Acts 13:48 When the Gentiles heard this, they rejoiced and glorified the message of the Lord, and all who had been appointed to eternal life believed.
It’s a dangerous thing to believe God doesn’t want you.
Every Monday evening, a team of people leave our mission to visit homeless in camps and people in their humble homes. And every Monday night, we pray for divine appointments. Is there such a thing as a divine appointment? I could share countless stories that testify to that truth. But a divine appointment is only a setup, a God-opportunity and our actions have much to do with whether those opportunities are missed or not.
I understood opportunity from a different perspective as a wound care specialist. For 10 years, I treated spider bites, dog bites, diabetic wounds, vascular wounds, burns and pressure ulcers. Some of them were pretty straightforward. Some were complex. And some were infected. Infections happen because of opportunity.
An opportunistic infection occurs when a microbe has an opportunity it normally doesn’t have like a host with a depressed immune system or a break in the skin.
No matter how ready the microbe is to infect, its “success” is dependent on circumstances external to itself.
Opportunity is just that: The potential to benefit at the moment when external circumstances and internal readiness are aligned.
Potential is a key word in that definition. External circumstances can be just right and you can still choose to do nothing. Potential doesn’t mean something actually happens. Sometimes potential is never actualized. That’s called opportunity missed!
This scripture is remarkable because on this particular day of salvation, no opportunity was missed. The external circumstances were optimal and all those who were readied internally said “Yes!” Paul, anointed by the Holy Spirit, planted seeds in every heart ready to receive and when God’s conviction swept over the crowd, all who were appointed were saved.
Some might argue from this scripture that God appoints some to salvation and others to hell, that this verse supports an argument for predestined election. It’s a dangerous thing to believe God doesn’t want you, not to mention antithetical to what scripture teaches about His love for every person. It’s much more reasonable to assume that the divine appointment for salvation comes at different times for different people. Not every one in that crowd had an appointment on that day.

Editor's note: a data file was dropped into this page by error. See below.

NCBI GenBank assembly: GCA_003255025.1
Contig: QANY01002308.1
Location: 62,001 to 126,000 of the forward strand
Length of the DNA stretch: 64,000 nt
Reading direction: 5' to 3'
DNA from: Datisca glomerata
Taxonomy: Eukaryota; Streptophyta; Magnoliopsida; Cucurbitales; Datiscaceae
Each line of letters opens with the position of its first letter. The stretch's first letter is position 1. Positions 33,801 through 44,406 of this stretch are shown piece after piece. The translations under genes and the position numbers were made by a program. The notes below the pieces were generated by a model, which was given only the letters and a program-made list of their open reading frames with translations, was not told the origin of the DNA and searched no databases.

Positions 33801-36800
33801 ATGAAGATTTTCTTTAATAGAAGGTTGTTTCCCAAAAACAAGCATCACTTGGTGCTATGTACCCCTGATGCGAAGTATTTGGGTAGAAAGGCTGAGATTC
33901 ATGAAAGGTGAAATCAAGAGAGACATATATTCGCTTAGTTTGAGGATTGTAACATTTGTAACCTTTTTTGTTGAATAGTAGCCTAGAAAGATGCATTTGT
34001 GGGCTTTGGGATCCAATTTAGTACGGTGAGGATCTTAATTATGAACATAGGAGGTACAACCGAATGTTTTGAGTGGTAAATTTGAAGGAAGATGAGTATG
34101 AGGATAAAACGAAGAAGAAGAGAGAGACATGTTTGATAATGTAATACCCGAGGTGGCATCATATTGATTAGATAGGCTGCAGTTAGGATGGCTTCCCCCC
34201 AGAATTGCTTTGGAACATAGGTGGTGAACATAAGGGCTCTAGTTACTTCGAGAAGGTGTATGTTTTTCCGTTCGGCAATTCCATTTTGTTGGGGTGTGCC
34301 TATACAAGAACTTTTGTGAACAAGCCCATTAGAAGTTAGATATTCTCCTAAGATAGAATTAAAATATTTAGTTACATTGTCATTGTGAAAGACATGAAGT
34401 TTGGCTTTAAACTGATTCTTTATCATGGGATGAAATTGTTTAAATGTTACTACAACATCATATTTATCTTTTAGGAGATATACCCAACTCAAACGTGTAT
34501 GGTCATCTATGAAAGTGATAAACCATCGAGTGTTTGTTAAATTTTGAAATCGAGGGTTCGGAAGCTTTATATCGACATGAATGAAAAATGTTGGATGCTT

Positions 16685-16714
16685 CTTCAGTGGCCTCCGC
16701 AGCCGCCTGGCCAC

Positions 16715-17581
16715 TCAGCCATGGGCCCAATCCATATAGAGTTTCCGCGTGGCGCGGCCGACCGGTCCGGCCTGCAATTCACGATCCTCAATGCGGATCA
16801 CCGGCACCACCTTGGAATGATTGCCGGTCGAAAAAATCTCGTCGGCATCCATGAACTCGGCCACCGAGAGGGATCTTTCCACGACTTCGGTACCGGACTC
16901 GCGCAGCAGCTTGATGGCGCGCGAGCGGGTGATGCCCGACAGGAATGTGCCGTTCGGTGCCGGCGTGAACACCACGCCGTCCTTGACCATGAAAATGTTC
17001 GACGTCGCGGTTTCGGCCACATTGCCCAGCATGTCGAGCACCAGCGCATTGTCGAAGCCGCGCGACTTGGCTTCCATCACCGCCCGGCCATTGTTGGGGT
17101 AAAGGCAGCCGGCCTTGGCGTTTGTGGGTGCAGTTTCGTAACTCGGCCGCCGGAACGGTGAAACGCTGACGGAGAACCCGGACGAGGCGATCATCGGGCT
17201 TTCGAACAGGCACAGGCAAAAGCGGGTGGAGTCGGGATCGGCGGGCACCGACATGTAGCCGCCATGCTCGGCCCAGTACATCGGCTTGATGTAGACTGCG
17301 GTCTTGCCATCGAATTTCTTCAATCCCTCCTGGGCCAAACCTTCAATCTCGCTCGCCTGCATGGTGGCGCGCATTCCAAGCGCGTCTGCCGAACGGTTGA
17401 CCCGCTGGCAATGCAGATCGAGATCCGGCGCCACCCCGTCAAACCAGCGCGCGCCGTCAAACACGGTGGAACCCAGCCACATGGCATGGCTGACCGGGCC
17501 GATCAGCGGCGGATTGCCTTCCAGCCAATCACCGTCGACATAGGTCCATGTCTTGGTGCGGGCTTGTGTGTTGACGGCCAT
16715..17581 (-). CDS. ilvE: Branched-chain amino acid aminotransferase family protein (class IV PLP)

(This morning, my wife drew a mental picture of a God-sized appointment book. On any calendar day, there are specific names written on the schedule. They each have an appointment with Him. For those, that day truly is the day of salvation. Will all say yes? Unlikely. What does God do with those who missed their appointment? Erase them? X them out? Or does He reschedule them? How many times do you think you were rescheduled before you showed up to meet Him? Personally, I’m so thankful He’s a re-scheduler!)
Not only are there implications of God’s nature to provide different and distinct opportunities to be saved, but there are implications about our involvement in the process!
Let’s talk about infection again. The risk for infection is the combination of the microbe’s potency or virulence (think ‘strength’) and the load (think ‘amount’) that comes in contact with a person. In other words, you may have a cut on your leg and someone might sneeze near you. There’s some small chance that an MRSA bacteria might find its way in your cut and result in an infection. But if you spilled an entire rack of Petri dishes inoculated with MRSA and your leg was covered in them, think of the increased opportunity for infection then!
So are you a sneeze or a spill?
Each of us should ask, “How am I doing with spreading the Gospel? Are my words and actions like Christ? Are they potent in truth and infectious in love? And how often in a day is someone likely to hear or see Christ in me?” Again, the potency and quantity of the seeds we sow are what build greater potential for the next God-opportunity in someone’s life. Sow good seeds everywhere you go. It could mean the difference for the next person you meet when the day of his appointment comes.